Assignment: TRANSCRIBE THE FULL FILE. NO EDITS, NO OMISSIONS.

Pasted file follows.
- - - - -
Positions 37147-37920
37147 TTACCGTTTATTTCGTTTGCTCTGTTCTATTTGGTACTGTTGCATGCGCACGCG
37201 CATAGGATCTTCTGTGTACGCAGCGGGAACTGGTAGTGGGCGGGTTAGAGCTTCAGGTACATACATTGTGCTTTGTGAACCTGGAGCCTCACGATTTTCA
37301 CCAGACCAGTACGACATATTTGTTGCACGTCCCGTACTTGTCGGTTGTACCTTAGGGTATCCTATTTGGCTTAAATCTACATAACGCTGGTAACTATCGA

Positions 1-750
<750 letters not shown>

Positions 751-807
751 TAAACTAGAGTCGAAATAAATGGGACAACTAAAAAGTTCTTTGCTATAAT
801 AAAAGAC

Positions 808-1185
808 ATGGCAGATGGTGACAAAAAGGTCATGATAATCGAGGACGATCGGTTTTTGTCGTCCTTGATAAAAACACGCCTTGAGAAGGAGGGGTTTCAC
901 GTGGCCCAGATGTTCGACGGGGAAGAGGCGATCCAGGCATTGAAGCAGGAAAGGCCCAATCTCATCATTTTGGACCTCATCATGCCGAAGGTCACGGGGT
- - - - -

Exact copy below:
Positions 37147-37920
37147 TTACCGTTTATTTCGTTTGCTCTGTTCTATTTGGTACTGTTGCATGCGCACGCG
37201 CATAGGATCTTCTGTGTACGCAGCGGGAACTGGTAGTGGGCGGGTTAGAGCTTCAGGTACATACATTGTGCTTTGTGAACCTGGAGCCTCACGATTTTCA
37301 CCAGACCAGTACGACATATTTGTTGCACGTCCCGTACTTGTCGGTTGTACCTTAGGGTATCCTATTTGGCTTAAATCTACATAACGCTGGTAACTATCGA

Positions 1-750
<750 letters not shown>

Positions 751-807
751 TAAACTAGAGTCGAAATAAATGGGACAACTAAAAAGTTCTTTGCTATAAT
801 AAAAGAC

Positions 808-1185
808 ATGGCAGATGGTGACAAAAAGGTCATGATAATCGAGGACGATCGGTTTTTGTCGTCCTTGATAAAAACACGCCTTGAGAAGGAGGGGTTTCAC
901 GTGGCCCAGATGTTCGACGGGGAAGAGGCGATCCAGGCATTGAAGCAGGAAAGGCCCAATCTCATCATTTTGGACCTCATCATGCCGAAGGTCACGGGGT